One of my favorite things about the new MKS is the styling. Not because its the most beautifully styled car out there, but because it finally shows that Lincoln is in the right century. This car basically takes over as the flagship sedan replacing the Town Car in Lincoln's line up. Although Lincoln says the new split grill was inspired by the 1941 Continental Cabriolet, it is a fantastic new design bringing the Lincoln a more modern and sleek look. The headlights are thin and wide meshing with the split grill. They are jammed with features like adaptive lighting that turns the lamps as you turn the wheel, adaptive brights that will turn your bright lights on and off for you, and come standard with HID xenon lights. The high belt line and substantial c-piller of the MKS doesn't assist in any way to visibility, yet they did it anyway. This means that they are actually thinking about design. More out with the old and in with the new is the integrated touch panel in the b-piller. Fords and Lincolns used to have a little touch panel of ugly buttons just above the door handle that allowed the driver to lock and unlock the vehicle with a code. Now with an illuminated touch panel, that hides away in the b-piller of the car. Not only can you unlock the car, but also input functions like rolling the windows up or down, or sliding the sunroof open. Coming around the back of the car, you'll notice what I think are the best looking taillights put on a Lincoln. Maybe because they resemble those on a Maserati, but Lincoln designers specifically put them at the far corners of the rear to give the car a wider and more planted look. Don't look now, but those are 3.5 inch dual exhaust tips starring at you too. Overall, the line work on this car is stunning for a Lincoln; the designers did a fantastic job!
The interior is more “out with the old and in with the new” as the first thing you notice sitting in this car is how comfortable and nice the seats feel. All the leather in the car is Bridge of Weir leather, the same leather put in Aston Martins, and is incredibly attractive. The front seats are standard with heated and cooled options, and are twelve way adjustable with two memory settings for the driver seat. The rear seats can also warm your buns as you cruise along in comfort, all while having plenty of room for your legs and shoulders. As a matter of fact, we fit five people in this car on a few occasions and all were surprised at just how much room they really had, and we're talking Texas boys here. Of course, we have to keep our passengers entertained, thats where the THX 5.1 surround sound came into play. The SYNC system worked great, as to be expected, although the screen being up higher was more of a reach if you really wanted to touch it in the first place. We opted for the hands free voice commands that work so well with SYNC. More features packed into this car are adaptive cruise control that you can set the distance you want between you and the car infront of you, then the car will accelerate or brake for you. You also get park assist, a great feature to show off to friends, but in Texas unless, you go downtown into a major city there are not many real world times to use it. Pull alongside a group of cars and push the park assist button and the information system will tell you to pull up till the sensors on the car find an open spot. Once the car has found a spot for you, you pull forward till you hear a beep then stick it in reverse, take your hands off the wheel and let the car work the rest out for you. Our test car had the incredible dual pain sunroof that had shades that could slide back and forth with a touch of a button, and the front could tilt or slide like a traditional sunroof. This car is, for sure, a nice place to be especially when you do a lot of driving.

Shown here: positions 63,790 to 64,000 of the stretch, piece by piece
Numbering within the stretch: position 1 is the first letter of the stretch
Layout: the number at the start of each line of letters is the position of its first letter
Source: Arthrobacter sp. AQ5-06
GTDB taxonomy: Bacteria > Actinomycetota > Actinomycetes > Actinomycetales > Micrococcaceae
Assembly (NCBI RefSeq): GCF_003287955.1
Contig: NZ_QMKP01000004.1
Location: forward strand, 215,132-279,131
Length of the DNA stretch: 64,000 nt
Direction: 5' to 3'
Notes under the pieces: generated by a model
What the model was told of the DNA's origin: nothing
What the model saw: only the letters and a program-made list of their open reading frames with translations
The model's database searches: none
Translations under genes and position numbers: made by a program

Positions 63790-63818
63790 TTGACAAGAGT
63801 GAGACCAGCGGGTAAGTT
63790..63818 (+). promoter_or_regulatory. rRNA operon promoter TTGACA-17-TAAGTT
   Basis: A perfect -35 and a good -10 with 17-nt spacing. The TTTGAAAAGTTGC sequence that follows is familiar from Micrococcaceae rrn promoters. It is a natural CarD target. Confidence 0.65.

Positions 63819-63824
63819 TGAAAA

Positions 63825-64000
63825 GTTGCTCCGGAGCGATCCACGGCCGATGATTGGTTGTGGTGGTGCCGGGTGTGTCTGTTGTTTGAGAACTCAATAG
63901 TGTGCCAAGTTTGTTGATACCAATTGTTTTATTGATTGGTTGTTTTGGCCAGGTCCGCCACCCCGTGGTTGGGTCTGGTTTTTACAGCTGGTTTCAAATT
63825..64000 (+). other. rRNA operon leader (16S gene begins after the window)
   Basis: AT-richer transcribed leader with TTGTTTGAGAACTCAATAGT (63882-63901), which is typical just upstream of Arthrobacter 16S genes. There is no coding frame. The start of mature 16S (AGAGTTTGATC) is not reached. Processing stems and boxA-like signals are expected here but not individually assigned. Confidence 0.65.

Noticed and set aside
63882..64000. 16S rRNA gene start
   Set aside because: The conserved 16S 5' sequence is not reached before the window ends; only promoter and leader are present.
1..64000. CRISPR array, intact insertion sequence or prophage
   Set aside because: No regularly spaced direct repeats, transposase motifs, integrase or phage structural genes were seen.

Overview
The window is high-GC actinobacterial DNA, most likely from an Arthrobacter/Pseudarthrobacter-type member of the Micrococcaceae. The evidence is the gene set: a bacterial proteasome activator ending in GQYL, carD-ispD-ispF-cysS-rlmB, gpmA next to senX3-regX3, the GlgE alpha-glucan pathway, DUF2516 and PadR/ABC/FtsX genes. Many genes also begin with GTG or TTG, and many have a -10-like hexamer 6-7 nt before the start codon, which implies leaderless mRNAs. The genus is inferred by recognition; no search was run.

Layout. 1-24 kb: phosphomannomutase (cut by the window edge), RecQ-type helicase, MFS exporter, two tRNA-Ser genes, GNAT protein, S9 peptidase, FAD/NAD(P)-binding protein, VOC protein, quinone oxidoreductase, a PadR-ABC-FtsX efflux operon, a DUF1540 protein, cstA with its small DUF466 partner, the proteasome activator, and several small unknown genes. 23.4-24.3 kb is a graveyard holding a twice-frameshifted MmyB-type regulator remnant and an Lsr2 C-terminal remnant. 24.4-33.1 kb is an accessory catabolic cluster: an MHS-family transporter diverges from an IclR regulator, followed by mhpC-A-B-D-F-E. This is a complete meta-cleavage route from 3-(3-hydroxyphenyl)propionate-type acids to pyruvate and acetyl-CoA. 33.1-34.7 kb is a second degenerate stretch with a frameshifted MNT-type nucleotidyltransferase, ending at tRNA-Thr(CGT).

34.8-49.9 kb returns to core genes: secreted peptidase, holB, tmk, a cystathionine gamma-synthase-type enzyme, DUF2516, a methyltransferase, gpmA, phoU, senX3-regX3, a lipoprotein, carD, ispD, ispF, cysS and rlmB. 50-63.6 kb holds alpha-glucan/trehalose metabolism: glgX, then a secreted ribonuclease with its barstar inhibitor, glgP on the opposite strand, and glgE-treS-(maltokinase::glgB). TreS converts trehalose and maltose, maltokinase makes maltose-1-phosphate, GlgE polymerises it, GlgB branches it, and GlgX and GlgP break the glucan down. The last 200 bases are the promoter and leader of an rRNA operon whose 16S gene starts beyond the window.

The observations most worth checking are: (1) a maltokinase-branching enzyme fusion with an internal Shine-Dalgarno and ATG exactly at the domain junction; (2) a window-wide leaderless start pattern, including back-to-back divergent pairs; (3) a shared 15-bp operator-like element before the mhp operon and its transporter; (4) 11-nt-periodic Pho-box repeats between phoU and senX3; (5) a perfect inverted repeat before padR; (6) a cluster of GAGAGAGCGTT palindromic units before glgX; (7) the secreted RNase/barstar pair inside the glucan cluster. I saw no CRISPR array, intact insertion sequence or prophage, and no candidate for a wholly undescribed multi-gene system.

So where does this car fall in the slew of choices your faced when buying a luxury car? Good power, good fuel economy, and a great interior ,all at a decent price should put this at the top of the shopping list for any buyer. The direction that Lincoln is going is, finally, toward progress. We would still like to see the Lincoln brand switch away from front wheel drive platforms and would love to see a MKS coupe, at lease in a concept version, coming from Lincoln in the future. We'll hold our breaths on those points though.